The Chair – Spatial Anchoring When Presenting

This week I’ve been running a 3 day workshop here in Tehran for 25 people with lots of activities and exercises sprinkled with the occasional piece of delivery by myself. Now I wanted to anchor various positions on the “stage” to indicate to the group what was going to happen next.

Its called spatial anchoring which sounds like some form of physical rehabilitation, but it comes from NLP and allows you to change your audience’s state merely by positioning yourself in certain parts of the room.

My chair is a bar stool. It allows me to reach up and keep eye contact with all the attendees and ensures they can see me.

I began the day by standing in the middle, giving instructions on the day and presenting information using the slides and flipcharts. But when it was time to give some topic backed by a story, I went to sit on the chair. I tell a lot of stories and use a ton of metaphors to help my attendees understand the content. I use humour in my stories and relate them to their worlds.

It wasn’t long before the group had anchored the chair to mean content plus story plus entertainment. All I had to do was sit at the chair and they all knew they were going to enjoy a story and some new content. I could visibly see them relax and watch me intently.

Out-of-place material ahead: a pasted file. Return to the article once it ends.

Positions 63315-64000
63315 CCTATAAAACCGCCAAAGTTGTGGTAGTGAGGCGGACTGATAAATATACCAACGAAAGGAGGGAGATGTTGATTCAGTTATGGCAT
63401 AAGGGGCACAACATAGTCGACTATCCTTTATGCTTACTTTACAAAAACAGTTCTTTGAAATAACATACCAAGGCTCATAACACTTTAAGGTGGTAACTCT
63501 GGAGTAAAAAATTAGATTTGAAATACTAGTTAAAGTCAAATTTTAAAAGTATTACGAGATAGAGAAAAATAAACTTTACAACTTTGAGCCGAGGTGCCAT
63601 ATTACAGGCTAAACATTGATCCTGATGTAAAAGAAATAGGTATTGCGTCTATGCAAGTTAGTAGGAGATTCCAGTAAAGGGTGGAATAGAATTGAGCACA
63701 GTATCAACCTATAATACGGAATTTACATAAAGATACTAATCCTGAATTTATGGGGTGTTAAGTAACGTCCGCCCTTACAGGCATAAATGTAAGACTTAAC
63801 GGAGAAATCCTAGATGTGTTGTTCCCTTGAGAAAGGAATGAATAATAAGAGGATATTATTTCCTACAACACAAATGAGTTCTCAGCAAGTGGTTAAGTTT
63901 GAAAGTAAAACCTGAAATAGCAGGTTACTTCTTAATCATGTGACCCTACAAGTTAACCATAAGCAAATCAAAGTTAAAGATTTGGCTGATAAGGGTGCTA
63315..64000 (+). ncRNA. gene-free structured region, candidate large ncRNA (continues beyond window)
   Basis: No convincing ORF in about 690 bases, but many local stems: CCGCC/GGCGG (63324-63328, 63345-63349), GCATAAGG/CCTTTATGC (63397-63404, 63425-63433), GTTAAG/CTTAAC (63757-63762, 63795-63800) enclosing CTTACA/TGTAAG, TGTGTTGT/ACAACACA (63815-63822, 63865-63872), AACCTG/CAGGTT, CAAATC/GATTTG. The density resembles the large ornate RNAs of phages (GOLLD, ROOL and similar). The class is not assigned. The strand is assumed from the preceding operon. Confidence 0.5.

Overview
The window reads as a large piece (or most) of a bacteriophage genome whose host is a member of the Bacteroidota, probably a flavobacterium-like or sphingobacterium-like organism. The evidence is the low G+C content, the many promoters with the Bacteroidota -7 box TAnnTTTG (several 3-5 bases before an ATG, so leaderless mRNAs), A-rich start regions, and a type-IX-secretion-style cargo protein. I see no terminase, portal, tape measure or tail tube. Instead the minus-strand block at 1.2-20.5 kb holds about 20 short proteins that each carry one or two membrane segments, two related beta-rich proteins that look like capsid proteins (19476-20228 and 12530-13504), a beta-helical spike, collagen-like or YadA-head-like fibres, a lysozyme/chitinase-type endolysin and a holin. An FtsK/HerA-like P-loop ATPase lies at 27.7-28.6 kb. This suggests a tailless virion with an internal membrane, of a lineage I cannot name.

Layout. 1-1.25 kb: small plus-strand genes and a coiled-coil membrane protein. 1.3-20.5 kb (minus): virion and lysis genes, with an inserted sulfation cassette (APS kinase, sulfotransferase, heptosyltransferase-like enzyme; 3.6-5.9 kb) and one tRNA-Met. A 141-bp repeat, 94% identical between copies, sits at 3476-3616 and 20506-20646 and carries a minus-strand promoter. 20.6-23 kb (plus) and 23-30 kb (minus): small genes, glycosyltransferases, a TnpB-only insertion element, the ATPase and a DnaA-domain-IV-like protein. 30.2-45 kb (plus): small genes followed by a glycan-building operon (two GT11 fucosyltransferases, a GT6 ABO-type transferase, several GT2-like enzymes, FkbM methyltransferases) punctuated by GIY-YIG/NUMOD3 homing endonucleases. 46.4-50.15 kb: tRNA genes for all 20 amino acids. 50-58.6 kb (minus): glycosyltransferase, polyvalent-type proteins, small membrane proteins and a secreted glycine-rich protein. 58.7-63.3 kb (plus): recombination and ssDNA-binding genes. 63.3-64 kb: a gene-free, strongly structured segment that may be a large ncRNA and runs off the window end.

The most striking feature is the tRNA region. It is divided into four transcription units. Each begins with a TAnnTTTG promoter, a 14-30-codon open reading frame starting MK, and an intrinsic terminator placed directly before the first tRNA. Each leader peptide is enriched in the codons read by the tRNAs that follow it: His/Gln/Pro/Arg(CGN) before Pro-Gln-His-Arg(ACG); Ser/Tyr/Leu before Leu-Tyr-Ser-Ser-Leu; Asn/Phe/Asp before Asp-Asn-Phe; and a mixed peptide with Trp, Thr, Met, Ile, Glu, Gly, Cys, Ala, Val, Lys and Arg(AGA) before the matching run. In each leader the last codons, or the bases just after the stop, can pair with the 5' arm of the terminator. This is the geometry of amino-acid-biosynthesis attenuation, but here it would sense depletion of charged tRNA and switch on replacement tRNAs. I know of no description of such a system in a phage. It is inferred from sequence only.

By the middle of day one, I started to use the chair to debrief the various exercises they were doing. My objective was for them to be vocal, ask further questions and discuss what they learnt from the activity. By sitting in the chair once again, I encouraged them to do just that. And it worked.

So, for the next three days I sat at the chair when a special piece of content was coming their way and remained there following the various exercises to ensure they were involving during the debrief.

There we have spatial anchoring. In the past I’ve used:

  • Flipcharts at either side of the room, one for content giving and the other for brainstorming.
  • Three positions on large stages – front stage centre for stories and content, front stage right for slide presenting and front stage left for giving instructions for activities
  • Middle of the U shape to calm the group down to end an exercise

They all work and you won’t find many presenters using it, its kind of hypnotic after all and not everyone goes with that. But I know you like me and are different and want to be the top of your game.